Ep 68 | Use your Existing Audience to Promote for You
I look at a promo kit is that there are sort of two tracks that you can go down, you can have one overarching promo kit that I recommend everybody has. And that's just about your organization. That's the bread and butter of what you do, how you do it, why you do it, and how you're effective in what you do and how you're making an impact. And so that again, that's overarching about your organization.
There's also the track that where you can go where you can make a promo kit for a specific campaign you're working on, and both will have similar elements. We can get into the campaign piece in a moment, but I'd like to first start by focusing on this core promo kit. – Lilly Stairs
As a non-profit you have a built in audience. Getting them to talk about you on social media is a great way to grow your reach and get in front of new audiences. One great way to do that is by creating promo kits you can easily share.
In this episode you'll learn:
→ Why should your organization be on social media?
→ Creating your promo kit
→ How to ensure that your organization keeps access to all the software sets you utilize from your website to your donor software etc.
→ Now you have you promo kits – how do you level up with influencers
→ Data you can look at to see if your social media campaign is working.
Want to skip ahead? Here are some key takeaways:
[3:57] Being on social media is a great way to get your voice and mission out there. For many organizations it's a bandwidth issue or an uncertainty in how to do it. Just get started and you'll figure it out along the way. With so many people on social media it's also a great way for new people to find you and engage. Pick one and stick with it. You don't have to be on them all!
[7:48] Your promo kit makes it easy for people to post on social media for you. It gives your audience the precomposed tweets, Facebook posts, etc and images they need to make it easy. This will increase the chances that you'll get them to take the action you need.
[9:17] Create two promo kits. One that's your general branding and one that's specific to a large campaign or upcoming events you might be running like a gala or a large fundraiser. Your main promo kit should have your vision and mission and what you do. Also consider adding in your branded hashtags so people know what to share. It'll also include branded posts for all platforms – even those your organization isn't on. It's also helpful to include a list of upcoming events people can share. This doesn't have to be complicated and over designed. Create it in powerpoint or a PDF.
[23:40] Your second kit is going to be based of specific promos. You can take the same base that you did for your previous kit. The posts here will all be geared towards promoting a specific event, annual campaign, etc.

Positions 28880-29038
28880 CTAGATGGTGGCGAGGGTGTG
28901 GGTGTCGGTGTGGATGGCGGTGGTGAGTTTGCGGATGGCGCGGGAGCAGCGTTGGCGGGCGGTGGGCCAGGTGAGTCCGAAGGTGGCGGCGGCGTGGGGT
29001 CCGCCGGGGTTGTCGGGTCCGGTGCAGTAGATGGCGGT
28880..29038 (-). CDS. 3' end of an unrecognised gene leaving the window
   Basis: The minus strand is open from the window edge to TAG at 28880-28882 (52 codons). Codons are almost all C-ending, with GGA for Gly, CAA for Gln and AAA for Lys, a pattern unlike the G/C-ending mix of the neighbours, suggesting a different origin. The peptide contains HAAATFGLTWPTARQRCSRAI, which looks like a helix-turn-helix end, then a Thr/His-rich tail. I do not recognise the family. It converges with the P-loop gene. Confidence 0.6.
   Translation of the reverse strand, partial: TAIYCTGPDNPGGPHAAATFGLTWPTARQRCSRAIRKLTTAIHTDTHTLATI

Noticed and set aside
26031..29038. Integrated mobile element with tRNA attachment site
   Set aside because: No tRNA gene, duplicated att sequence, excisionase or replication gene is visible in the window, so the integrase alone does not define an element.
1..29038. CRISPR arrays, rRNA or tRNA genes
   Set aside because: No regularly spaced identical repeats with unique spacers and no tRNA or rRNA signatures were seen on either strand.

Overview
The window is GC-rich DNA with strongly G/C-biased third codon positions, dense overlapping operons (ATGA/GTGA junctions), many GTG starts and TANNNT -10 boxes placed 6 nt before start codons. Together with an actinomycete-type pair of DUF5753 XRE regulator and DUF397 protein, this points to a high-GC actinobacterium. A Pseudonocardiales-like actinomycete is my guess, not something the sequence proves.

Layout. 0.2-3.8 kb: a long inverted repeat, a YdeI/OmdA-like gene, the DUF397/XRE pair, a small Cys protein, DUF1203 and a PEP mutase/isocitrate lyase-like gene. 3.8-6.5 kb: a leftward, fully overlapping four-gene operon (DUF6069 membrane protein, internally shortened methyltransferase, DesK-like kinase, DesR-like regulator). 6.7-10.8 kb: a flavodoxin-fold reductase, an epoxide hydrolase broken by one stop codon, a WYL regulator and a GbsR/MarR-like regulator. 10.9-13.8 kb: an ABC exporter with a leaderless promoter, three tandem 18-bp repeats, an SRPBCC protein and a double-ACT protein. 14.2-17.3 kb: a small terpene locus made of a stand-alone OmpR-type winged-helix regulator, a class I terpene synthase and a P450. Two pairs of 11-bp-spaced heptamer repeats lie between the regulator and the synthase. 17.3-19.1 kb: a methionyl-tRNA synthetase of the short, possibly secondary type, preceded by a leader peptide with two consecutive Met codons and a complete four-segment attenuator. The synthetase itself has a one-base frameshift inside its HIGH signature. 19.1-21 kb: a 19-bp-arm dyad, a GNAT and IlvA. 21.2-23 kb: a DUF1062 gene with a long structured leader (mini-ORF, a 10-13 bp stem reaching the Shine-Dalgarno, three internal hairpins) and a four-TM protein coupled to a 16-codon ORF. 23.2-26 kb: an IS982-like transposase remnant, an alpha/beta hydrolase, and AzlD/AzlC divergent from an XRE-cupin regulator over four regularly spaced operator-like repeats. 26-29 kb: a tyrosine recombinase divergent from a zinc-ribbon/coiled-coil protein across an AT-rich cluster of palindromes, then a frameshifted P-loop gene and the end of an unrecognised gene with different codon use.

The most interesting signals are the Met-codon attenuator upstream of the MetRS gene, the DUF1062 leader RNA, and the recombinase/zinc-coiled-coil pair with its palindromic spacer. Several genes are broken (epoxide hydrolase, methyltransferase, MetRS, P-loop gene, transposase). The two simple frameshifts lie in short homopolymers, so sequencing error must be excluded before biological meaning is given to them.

[29:24] When you have the foundation of your promo kits done and you've run some campaigns with your volunteers, donors etc, it's time to start reaching out to influencers.
[36:50] Tracking data to keep your team updated on what's working and what's not is important. Look at the increase of followers you're getting. Engagement is also a key metric. Another great metric is the link clicks you get from your PDF or promo kit.
[Guide] 9 Ways for Non-Profits to Raise More Money Online
EP 66 | Using Social Media Fundraising Tools
Living Proof: Telling Your Story to Make a Difference – Essential Skills for Advocates and Spokespersons
Founder, Patient Authentic
Lilly is recognized as a leading voice in the rapidly growing patient engagement field, having built award winning patient ambassador programs and powerful awareness campaigns that united patients and industry. She has served as an advocate for over a decade, transitioning into patient advocacy after she was diagnosed with multiple autoimmune diseases.
Lilly is the Founder & Principal at Patient Authentic where she helps healthcare companies authentically engage with patients and build movements to drive brand awareness and product adoption. Prior to founding Patient Authentic, Lilly served as the Head of Client Relations at Savvy Cooperative and lead Patient Advocacy at Clara Health where she conceived and executed patient engagement strategy and ensured the patient voice remained firmly at the center of the company. She has served in communications and advocacy roles across industry from the Institute for Healthcare Improvement to MassBio.
Lilly regularly shares her experience and expertise via speaking engagements from conferences to Capitol Hill and also serves as a Board Member for the American Autoimmune Related Diseases Association (AARDA) and is a Lead Patient Advisor to several major pharmaceutical companies. Learn more at: https://www.patientauthentic.com
9 Ways for Non-Profits to Raise Money Online
Maybe your big fundraising events have been canceled.
Or maybe you're not bringing in the revenue you normally do because you can't provide services like you used to.
You might even need to raise MORE money because the audience you serve is more in need right now.